Tips for Surviving the Festive Season with a Newborn or Young Baby

It's a good idea to babywear your newborn at Christmas

You’re making a list and checking it twice; deciding which gatherings are going to be intense or be nice. Santa Claus is coming to town.


While Christmas can be fun, joyous, and full of love and cheer, many of us find this time of year incredibly overwhelming. If you have a newborn or a young baby, you may be feeling that way especially, perhaps more than usual. That’s why it’s essential to remember the importance of boundaries – it’s one of your best tools as a parent. While family members and friends are almost always well meaning with their invitations, party ideas, and offers of advice, as the mother or father you get to decide what’s a priority for you, your pēpi, and your whānau. So, here are our tips for surviving this social season:

  • Prioritise rest – for both māmā and baby especially. It’s perfectly acceptable to leave parties early or arrive at a time that suits your little one’s nap schedule. Everyone has more fun when they’re well slept.
  • Most of us find the constant socialising a bit exhausting, let alone those of us who are sleep deprived, learning to breastfeed and still recovering from birth, so if it all feels like too much, decline the invitations that don’t serve you well this year.
  • If you’re asked to bring a plate, choose the easy option of buying something pre-made. Trust us, no one will mind nor notice.
  • Embrace babywearing with a wrap or carrier. There’s an endless list of benefits but most of all it’s a great way to protect your baby if you’re not comfortable with them being passed around.
  • Even if your baby isn’t in the wrap or they aren’t asleep, you certainly aren’t obliged to let anyone hold your baby if you don’t want them to – you can simply say, “No cuddles right now sorry, they need to take a nap,” or “Thanks for offering to take him/her but we’re okay right now.”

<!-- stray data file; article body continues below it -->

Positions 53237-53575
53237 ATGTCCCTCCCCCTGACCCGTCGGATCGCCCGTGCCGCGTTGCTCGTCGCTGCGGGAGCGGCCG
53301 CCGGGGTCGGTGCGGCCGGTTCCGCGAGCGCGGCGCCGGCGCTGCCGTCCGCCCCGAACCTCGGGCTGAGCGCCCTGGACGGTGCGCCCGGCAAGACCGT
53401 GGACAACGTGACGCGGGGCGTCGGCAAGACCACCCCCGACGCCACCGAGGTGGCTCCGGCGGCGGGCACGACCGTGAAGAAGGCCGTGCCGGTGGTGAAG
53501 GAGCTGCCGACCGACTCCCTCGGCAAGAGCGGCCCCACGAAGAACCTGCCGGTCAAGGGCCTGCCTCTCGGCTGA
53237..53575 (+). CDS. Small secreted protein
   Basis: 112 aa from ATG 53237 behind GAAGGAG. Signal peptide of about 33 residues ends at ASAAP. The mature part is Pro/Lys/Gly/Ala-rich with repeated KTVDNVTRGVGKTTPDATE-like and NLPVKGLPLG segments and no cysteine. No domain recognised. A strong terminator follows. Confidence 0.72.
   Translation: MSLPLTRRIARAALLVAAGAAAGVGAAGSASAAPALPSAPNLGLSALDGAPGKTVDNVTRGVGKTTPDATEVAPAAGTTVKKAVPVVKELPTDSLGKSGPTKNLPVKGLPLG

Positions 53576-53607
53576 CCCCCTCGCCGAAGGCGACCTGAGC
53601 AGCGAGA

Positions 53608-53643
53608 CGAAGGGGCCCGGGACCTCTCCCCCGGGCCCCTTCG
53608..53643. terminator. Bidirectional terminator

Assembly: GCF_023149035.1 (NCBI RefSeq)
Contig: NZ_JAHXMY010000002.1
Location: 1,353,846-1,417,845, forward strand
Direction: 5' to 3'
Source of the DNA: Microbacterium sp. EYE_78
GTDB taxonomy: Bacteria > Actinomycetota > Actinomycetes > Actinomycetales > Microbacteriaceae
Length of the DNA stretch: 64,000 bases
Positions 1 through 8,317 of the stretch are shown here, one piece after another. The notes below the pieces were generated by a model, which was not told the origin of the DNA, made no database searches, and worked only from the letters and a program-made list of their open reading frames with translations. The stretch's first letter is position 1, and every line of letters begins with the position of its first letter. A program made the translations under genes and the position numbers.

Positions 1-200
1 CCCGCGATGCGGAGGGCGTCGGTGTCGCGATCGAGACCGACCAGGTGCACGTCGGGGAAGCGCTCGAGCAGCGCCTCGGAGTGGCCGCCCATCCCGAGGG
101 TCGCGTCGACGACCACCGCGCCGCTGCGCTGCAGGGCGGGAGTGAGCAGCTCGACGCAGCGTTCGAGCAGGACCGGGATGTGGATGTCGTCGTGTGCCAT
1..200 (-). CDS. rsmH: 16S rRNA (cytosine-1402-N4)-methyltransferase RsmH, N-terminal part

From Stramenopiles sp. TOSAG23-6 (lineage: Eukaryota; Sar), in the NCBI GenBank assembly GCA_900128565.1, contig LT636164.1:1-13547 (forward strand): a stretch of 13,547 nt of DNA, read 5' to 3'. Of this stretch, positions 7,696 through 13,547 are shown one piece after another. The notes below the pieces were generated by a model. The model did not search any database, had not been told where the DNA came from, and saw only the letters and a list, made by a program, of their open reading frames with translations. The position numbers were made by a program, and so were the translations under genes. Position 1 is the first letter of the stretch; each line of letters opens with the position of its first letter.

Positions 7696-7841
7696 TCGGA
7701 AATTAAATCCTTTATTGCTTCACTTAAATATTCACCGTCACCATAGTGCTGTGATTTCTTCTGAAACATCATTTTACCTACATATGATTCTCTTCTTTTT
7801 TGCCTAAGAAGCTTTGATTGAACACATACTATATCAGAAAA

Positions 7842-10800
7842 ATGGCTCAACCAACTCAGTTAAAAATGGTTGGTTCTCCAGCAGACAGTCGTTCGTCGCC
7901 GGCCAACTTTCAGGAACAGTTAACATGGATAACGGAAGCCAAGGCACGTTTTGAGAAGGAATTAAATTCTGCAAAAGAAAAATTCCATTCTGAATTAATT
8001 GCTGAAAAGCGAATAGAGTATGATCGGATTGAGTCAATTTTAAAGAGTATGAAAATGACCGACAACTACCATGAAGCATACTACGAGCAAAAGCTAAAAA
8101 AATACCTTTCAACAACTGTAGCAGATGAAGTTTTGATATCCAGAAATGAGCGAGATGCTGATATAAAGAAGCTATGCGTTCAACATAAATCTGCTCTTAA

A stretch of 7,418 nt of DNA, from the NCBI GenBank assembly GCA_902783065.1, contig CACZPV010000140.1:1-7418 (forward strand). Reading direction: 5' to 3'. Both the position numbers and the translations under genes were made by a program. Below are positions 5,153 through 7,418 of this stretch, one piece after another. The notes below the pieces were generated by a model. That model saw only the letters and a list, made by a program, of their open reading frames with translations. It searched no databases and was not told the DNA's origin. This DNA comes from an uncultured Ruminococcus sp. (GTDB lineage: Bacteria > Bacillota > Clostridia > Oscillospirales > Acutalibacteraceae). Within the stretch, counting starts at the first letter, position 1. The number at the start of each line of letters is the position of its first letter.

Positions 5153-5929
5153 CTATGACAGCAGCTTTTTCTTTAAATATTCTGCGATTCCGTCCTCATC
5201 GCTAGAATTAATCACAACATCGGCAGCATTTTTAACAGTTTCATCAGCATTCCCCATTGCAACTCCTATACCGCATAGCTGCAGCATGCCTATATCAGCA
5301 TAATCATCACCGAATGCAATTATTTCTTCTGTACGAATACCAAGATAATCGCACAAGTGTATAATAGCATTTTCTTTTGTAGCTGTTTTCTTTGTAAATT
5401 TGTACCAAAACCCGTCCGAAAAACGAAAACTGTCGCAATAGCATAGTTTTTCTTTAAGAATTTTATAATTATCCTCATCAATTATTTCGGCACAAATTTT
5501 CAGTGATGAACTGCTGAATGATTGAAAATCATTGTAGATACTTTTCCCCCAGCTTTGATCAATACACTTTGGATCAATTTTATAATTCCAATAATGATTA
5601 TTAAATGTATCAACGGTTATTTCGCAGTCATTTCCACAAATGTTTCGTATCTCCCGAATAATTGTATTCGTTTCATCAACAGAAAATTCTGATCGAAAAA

• Likewise, if your baby is being cuddled by someone and they start to fuss, rather than letting your relative “help” take baby back to settle them.
  • Feed your pēpi where you feel most comfortable, whether that’s amongst the action at the Christmas party or in a more private, quiet room – the choice is entirely yours.
  • Stay hydrated. It’s generally recommended that breastfeeding people have 10 cups or 2-3 litres of water per day. A good guide is to drink to thirst.
  • Know that you’ll probably be questioned about your baby’s sleep. You might hear, “How’s your baby sleeping?” or “Are they sleeping through the night yet?” or “Are they a good baby?” Unfortunately, these queries are often followed by unsolicited advice. Here’s the thing, you don’t have to engage in that type of conversation if you don’t want to. Kiwi doctor and mum-of-three, Dr Heath Johnston has some great tips for what to say in this situation – and many others – on her Instagram post here.

The Ministry of Health advises that breastfeeding people are alcohol-free, especially for the first month after birth, as alcohol can pass into your breast milk. However, if you choose to have a drink or two this Christmas, you can minimise the risk to your baby by waiting to breastfeed at least 2-3 hours afterwards for every standard drink you have had. This allows the alcohol to clear from your breast milk.